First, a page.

Doing Art Together, Inc. began organically by Muriel Silberstein-Storfer, who taught renowned Parent/Child workshops to members of The Metropolitan Museum of Art in the late 1970s and 1980s. Ms. Silbertsein-Storfer was dedicated to using the arts to create new dialogues between children and their parents, and as a result, decided that she wanted to share her philosophy and methodology more widely; so she wrote a book “Doing Art Together” and started to offer the classes outside of the museum.

New York City had just endured the fiscal crisis of the 1970s, and the arts were cut almost completely out of schools. As Doing Art Together’s (DAT) Parent/Child workshops began to be provided in New York City Schools, it became apparent that there was a greater need for art classes to under-resourced populations throughout the City. DAT began to provide these as well, and became a separate non-profit arts education organization in 1987, providing hands-on programs to under-served audiences with a focus on children and their families. DAT’s programs are designed to build skills and enhance the ability to learn; these lessons are easily transferred from the classroom to life, engaging our participants in their educational process and preparing them to embark into civic society.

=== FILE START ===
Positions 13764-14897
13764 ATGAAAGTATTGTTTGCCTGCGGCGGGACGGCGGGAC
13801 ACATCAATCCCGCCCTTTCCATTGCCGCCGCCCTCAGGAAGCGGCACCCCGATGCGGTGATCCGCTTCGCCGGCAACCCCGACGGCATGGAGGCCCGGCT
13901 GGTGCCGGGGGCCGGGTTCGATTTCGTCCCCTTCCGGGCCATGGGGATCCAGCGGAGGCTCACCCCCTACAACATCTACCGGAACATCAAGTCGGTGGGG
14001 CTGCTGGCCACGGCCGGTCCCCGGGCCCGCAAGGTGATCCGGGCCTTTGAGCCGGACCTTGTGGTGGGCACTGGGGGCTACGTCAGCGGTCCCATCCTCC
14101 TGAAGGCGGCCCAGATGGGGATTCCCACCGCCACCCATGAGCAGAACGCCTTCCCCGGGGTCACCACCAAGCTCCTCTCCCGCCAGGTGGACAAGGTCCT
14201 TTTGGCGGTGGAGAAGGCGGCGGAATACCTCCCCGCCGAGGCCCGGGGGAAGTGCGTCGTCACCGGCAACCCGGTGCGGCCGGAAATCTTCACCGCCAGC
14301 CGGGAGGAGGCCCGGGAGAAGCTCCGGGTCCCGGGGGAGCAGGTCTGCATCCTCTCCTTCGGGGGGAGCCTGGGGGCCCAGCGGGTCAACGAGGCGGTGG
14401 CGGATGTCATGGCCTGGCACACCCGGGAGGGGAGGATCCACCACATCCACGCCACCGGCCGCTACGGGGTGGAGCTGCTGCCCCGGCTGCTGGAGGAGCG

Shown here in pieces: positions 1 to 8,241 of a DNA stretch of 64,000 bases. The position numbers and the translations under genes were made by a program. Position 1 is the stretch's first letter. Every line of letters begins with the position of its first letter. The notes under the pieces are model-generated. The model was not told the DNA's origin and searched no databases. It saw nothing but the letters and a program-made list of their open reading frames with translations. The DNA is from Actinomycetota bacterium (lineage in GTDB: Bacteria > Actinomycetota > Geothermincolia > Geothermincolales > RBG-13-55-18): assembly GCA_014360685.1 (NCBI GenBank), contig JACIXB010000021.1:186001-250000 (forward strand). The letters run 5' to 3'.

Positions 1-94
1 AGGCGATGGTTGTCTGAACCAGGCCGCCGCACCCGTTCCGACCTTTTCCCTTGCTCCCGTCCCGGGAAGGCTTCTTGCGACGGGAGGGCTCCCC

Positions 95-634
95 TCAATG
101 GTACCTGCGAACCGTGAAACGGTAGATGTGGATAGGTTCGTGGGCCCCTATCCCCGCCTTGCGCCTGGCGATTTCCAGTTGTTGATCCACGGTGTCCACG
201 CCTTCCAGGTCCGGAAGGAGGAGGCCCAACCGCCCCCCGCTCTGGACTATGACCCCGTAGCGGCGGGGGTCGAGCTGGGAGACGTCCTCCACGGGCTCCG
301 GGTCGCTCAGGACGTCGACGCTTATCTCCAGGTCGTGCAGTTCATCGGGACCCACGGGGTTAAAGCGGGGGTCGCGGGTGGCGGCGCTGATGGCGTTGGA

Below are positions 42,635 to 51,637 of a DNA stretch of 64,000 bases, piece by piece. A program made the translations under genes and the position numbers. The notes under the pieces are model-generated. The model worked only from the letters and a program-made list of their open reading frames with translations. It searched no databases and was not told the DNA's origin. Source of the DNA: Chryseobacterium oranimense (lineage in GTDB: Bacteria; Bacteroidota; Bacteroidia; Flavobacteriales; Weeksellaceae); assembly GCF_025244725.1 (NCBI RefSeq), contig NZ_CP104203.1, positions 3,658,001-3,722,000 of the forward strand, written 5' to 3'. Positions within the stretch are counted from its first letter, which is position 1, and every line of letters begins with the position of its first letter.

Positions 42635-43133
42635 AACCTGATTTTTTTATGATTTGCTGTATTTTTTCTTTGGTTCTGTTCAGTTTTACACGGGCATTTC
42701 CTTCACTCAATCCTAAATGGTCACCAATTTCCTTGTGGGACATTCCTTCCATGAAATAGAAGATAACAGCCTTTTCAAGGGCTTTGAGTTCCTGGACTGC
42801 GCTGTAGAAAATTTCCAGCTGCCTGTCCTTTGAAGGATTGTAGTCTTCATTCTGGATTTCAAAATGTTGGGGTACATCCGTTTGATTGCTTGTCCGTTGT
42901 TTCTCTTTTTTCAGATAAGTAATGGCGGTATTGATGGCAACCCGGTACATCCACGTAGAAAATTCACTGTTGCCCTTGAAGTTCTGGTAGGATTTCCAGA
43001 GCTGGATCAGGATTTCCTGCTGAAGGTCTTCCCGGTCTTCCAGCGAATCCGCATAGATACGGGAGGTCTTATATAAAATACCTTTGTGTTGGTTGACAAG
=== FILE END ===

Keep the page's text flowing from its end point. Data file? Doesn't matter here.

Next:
DAT thrived at the Metropolitan Museum of Art until 2003, when it moved briefly to the Jewish Community Center and then secured its own space in 2006. In 2011, DAT moved to the Oberia D. Dempsey Multi-Service Center to be a part of the community in which it serves.

DAT's Chronology

Click here to explore DAT throughout history and the impact over the years.

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